by Jason Snell
All the things that went wrong in the Uber fatality
Brad Templeton writes about all the ways the fatal Uber autonomous crash in Tempe was bad:
On this empty road, the LIDAR is very capable of detecting her. If it was operating, there is no way that it did not detect her 3 to 4 seconds before the impact, if not earlier. She would have come into range just over 5 seconds before impact….
To be clear, while the car had the right-of-way and the victim was clearly unwise to cross there, especially without checking regularly in the direction of traffic, this is a situation where any properly operating robocar following “good practices,” let alone “best practices,” should have avoided the accident regardless of pedestrian error. That would not be true if the pedestrian were crossing the other way, moving immediately into the right lane from the right sidewalk. In that case no technique could have avoided the event.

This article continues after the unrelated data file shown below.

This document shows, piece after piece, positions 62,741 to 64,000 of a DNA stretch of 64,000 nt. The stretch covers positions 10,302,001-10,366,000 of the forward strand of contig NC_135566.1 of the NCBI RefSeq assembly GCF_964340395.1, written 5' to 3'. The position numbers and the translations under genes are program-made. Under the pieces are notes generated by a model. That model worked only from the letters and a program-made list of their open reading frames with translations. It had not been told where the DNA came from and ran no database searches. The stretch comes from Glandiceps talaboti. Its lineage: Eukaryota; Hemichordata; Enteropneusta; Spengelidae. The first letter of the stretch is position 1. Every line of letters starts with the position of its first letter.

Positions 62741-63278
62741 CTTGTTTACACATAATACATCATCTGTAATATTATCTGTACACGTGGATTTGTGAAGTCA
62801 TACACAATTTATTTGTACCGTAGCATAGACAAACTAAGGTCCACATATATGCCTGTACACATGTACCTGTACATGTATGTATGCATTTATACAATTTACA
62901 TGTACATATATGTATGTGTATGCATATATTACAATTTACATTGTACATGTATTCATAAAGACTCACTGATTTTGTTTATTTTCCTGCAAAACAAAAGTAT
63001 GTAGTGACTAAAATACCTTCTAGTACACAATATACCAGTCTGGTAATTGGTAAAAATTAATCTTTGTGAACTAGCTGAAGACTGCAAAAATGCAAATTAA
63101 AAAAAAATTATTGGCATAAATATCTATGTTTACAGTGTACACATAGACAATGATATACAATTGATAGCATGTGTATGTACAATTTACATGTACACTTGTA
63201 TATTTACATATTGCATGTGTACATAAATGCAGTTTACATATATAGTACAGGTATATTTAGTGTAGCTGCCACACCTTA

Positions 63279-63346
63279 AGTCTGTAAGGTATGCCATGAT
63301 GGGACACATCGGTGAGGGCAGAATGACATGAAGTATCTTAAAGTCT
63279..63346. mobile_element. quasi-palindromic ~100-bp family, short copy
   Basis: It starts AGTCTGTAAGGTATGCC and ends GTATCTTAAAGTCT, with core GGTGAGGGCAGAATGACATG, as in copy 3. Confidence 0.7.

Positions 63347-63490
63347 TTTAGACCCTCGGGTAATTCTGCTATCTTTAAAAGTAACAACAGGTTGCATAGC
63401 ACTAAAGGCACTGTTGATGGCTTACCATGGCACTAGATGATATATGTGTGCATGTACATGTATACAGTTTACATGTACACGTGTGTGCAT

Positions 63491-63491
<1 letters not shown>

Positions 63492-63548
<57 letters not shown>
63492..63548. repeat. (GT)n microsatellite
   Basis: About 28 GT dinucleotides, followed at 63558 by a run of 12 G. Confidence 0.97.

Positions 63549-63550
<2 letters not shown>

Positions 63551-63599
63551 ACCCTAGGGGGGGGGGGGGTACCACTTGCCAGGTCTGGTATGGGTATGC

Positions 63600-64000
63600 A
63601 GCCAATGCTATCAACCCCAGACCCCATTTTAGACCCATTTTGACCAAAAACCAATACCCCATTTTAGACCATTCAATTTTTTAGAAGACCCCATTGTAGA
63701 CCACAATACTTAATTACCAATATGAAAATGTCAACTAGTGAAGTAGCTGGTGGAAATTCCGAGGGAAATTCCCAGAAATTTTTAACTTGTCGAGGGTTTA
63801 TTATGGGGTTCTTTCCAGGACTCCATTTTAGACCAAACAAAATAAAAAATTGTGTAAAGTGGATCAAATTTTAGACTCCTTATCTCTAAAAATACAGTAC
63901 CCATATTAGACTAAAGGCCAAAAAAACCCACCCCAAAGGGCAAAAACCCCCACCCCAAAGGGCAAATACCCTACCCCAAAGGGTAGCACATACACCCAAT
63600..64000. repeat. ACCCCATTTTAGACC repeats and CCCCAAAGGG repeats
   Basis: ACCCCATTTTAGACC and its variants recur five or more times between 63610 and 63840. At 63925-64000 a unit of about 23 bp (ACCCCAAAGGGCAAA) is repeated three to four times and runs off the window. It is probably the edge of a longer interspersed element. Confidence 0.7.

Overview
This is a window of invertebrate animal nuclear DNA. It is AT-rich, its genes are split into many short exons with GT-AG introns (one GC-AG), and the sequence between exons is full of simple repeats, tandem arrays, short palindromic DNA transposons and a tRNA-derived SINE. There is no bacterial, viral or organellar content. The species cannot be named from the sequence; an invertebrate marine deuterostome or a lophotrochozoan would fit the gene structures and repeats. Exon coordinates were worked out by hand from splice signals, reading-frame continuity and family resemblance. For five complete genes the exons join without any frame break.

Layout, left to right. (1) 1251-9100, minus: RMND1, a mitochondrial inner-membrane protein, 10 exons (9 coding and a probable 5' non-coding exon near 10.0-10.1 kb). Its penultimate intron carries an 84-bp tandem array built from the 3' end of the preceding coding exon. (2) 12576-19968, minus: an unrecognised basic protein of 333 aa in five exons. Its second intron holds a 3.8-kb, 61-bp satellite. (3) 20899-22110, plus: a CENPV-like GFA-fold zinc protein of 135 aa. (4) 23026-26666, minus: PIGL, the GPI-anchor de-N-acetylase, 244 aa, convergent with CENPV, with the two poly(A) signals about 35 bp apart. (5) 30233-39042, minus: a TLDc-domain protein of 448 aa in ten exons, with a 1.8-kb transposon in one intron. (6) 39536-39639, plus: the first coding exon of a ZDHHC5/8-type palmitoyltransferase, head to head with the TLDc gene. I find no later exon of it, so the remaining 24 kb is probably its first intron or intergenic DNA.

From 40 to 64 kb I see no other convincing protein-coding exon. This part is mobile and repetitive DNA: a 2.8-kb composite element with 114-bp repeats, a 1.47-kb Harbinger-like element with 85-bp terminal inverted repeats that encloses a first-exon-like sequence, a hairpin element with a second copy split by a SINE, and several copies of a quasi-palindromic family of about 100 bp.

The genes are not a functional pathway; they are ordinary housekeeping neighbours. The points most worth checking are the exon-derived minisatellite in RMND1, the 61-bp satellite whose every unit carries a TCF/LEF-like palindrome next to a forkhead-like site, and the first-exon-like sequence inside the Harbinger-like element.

This situation is complicated, but the bottom line is that this was an empty road with a person in it and somehow the Uber autonomous vehicle didn’t see her. Knowing what we know about Uber, would anyone be surprised to find that this crash was precipitated by a series of irresponsible corner-cutting decisions fueled by a cocktail of arrogance and desperation?